NEW YORK (TheStreet) -- Bank of New York Mellon (BK) was the loser among the nation's largest banks on Tuesday, with shares declining more than 2% to close at $29.67.
The broad market took a beating, with the Dow Jones Industrial Average down 1.1%, the S&P 500 (SPX.X) declining 1.2% and the NASDAQ Composite declining 2.0%.
Banks took their share of the pounding, with the KBW Bank Index (I:BKX) pulling back 1.1% to 61.20, with all but two of the index components ending with declines.
JPMorgan Chase (JPM) and Wells Fargo (WFC) will lead off third-quarter earnings reports for large-cap banks early on Friday.
Analysts polled by Thomson Reuters
estimate JPMorgan will report third-quarter net income of $4.794 billion, or $1.21 per share. In comparison, the bank earned $1.60 a share during the second quarter and $1.40 a share during the third quarter of 2012. JPMorgan's revenue is expected to decline to $24.059 billion during the third quarter from $25.958 billion the previous quarter and $25.863 billion a year earlier.
Wells Fargo is expected to announce third-quarter net income of $5.211 billion, or 97 cents share, compared to 98 cents the previous quarter and 88 cents a year earlier. The consensus third-quarter revenue estimate is $20.993 billion, declining from $21.378 billion in the second quarter and $21.213 billion in the third quarter of 2012.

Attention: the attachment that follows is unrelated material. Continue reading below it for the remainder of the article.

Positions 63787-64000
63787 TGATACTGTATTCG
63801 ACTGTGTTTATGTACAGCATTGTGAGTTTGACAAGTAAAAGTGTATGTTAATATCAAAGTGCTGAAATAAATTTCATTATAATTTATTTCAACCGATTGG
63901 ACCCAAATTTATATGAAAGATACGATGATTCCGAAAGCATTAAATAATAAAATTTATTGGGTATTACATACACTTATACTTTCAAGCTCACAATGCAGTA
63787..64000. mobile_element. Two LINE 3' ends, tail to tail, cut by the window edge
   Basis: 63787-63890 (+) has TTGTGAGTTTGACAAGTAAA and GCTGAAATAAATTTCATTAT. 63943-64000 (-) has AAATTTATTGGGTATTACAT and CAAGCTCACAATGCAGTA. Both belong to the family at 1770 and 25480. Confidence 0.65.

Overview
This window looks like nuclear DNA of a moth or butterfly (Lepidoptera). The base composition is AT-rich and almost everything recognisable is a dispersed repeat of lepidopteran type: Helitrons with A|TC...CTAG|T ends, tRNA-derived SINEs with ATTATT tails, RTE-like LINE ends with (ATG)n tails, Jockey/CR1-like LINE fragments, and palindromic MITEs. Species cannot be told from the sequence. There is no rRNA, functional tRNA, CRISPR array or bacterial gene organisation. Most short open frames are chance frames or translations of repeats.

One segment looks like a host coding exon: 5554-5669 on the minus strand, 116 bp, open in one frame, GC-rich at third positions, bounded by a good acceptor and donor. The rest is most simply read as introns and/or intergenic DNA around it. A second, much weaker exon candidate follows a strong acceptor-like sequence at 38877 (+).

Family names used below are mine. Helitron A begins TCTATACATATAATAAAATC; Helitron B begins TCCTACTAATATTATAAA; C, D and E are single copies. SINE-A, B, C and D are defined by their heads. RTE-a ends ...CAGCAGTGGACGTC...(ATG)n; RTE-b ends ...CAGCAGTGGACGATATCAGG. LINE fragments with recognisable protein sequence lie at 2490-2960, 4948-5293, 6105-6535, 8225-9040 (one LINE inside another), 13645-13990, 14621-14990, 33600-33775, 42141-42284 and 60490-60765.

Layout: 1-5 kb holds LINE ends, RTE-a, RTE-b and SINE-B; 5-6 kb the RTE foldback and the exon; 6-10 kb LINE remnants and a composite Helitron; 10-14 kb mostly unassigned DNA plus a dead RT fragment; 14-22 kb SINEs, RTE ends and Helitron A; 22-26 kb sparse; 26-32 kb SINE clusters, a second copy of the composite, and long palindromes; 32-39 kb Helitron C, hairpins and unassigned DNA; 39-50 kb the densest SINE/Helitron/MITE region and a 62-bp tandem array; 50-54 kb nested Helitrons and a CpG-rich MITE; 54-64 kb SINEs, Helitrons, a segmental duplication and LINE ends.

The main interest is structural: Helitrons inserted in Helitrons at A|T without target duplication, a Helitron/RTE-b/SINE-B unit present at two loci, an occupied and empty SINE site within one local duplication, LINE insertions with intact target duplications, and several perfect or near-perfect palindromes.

For more on what to expect for the largest U.S. banks, please see TheStreet's Big 4 Bank Earnings: The Gift of Low Expectations
Shares of JPMorgan Chase on Monday declined by 1.9% to close at $51.01, while Wells Fargo was down 0.7% to close at $40.3. Rounding out the "big four," Bank of America (BAC)
was down 0.4% to close at $13.76, and Citigroup (C)
pulled back 0.8%, closing at $47.81.
For a roundup on what to expect from the 10 largest U.S. regional banks, please see TheStreet's Regional Bank Stocks Rise Despite EPS Projections
Rather than focusing as usual on coming earnings reports, investors remain fixated on the federal government's partial shutdown, and more importantly on the prospect of a default on debt payments by the U.S. government if the federal debt limit of $16.7 trillion isn't raised soon.
U.S. Treasury Secretary Jack Lew in a letter to House Speaker John Boehner (R., Ohio) on Sept. 28 said the "extraordinary measures" the Treasury was taking to maintain its borrowing power will "be exhausted no later than Oct. 17," unless the $16.7 trillion federal debt limit is raised.